This conclusion leads us to a more recent literature, whose starting point (Brainard S.L. [1993]) is that multinational activities are driven by trade-offs between “proximity” and “concentration” advantages, rather than by differences in factor endowments.
The proximity advantage stems from firm-level economies of scale, whereby any type of “knowledge capital” (like R&D activity) is transferable to the affiliates and allows MNCs to be closer to the foreign market. The concentration advantage derives from traditional plant-level economies of scale, which make it more profitable to concentrate production in one location and supply foreign markets by exports. Whenever the proximity advantage outweighs the concentration advantage, FDI flows arise. It is more likely to happen the higher are intangible assets relative to the fixed costs of opening up an affiliate, and the higher are transport costs.
This model seems more suitable to explain horizontal FDI flows (i.e. FDI among industrialised countries). Markusen in several different works contributes to the theory endogenising multinational firms in general-equilibrium trade models and offering predictions about the relationship between affiliate production and parent-country and host-country characteristics. In particular, the knowledge-capital approach to the multinational enterprise identifies motives for both horizontal and vertical multinational activity and predicts how affiliate should be related to variables such as country sizes and relative-endowment differences.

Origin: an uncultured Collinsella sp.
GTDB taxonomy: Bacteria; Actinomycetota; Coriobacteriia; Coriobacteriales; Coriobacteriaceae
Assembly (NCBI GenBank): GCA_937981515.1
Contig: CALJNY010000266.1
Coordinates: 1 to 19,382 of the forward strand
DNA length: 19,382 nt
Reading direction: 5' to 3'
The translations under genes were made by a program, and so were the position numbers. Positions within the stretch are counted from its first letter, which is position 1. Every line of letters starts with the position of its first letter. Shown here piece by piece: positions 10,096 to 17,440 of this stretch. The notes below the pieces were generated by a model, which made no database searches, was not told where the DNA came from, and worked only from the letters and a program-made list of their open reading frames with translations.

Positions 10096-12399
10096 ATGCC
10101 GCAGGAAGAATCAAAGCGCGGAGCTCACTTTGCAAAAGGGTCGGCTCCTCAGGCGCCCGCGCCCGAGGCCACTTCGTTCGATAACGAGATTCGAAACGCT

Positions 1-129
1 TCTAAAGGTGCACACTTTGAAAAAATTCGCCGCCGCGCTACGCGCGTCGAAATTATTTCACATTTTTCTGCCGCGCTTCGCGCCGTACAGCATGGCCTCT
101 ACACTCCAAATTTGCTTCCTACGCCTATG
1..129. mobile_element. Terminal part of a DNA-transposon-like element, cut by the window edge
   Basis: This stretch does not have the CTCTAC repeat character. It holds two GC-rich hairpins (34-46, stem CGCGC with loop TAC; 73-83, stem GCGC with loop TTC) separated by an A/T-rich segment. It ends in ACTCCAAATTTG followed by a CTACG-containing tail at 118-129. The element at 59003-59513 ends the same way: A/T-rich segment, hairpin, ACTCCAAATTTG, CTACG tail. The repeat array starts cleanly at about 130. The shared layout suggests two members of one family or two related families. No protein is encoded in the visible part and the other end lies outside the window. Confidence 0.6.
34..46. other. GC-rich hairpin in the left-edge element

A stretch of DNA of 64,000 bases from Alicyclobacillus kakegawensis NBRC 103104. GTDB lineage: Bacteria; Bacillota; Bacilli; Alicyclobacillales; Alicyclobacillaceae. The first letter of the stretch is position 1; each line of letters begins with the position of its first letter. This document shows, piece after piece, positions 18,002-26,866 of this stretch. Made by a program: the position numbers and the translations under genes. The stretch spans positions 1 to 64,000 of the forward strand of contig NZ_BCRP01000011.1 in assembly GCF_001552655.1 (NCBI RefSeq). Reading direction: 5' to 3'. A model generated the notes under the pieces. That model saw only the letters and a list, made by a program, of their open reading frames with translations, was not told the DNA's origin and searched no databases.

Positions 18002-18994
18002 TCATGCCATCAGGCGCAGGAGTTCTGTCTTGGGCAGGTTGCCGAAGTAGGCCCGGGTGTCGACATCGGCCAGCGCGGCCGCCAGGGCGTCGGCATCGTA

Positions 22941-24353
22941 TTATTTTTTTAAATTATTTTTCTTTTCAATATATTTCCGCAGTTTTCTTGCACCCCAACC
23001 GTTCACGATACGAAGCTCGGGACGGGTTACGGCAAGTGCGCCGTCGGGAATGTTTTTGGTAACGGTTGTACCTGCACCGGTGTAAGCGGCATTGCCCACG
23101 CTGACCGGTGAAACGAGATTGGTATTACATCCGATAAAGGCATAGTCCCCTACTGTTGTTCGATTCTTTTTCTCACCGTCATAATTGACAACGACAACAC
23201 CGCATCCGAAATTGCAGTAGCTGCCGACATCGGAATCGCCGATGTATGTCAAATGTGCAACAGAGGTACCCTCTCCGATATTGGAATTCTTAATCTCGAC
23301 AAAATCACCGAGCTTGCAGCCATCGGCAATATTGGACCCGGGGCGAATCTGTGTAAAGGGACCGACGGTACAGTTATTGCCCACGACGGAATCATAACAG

Vertical multinationals dominate when countries are very different in relative factor endowments; horizontal multinationals dominate when countries are similar in size and in relative endowments and trade costs are moderate to high. Investment liberalisation can lead to an increase in the volume of trade and produces a strong tendency toward factor-price equalisation: direct investment can be a complement to trade in both a volume of trade sense and in a welfare sense.
Recent trends1. In 2008 and early 2009, global FDI flows declined following a period of uninterrupted growth from 2003 to 2007. Meanwhile, the share of developing and transition economies in global FDI flows surged to 43% in 2008. In 2008, FDI inflows to developed countries shrank by 29% compared with the previous year, while FDI inflows into developing countries were less affected than those into developed countries. FDI inflows into developing countries therefore increased in 2008 at 17%.
Outflows of FDI from developed countries as a group declined in 2008, FDI outflows from developing countries rose by 3% in 2008,. Asian economies, especially China, continued to dominate as FDI sources. Thus in the first half of 2009, developing countries seemed better able to weather the global financial crisis, as their financial systems were less closely interlinked with the hard-hit banking systems of the United States and Europe.
1Free on line databank on FDI is available at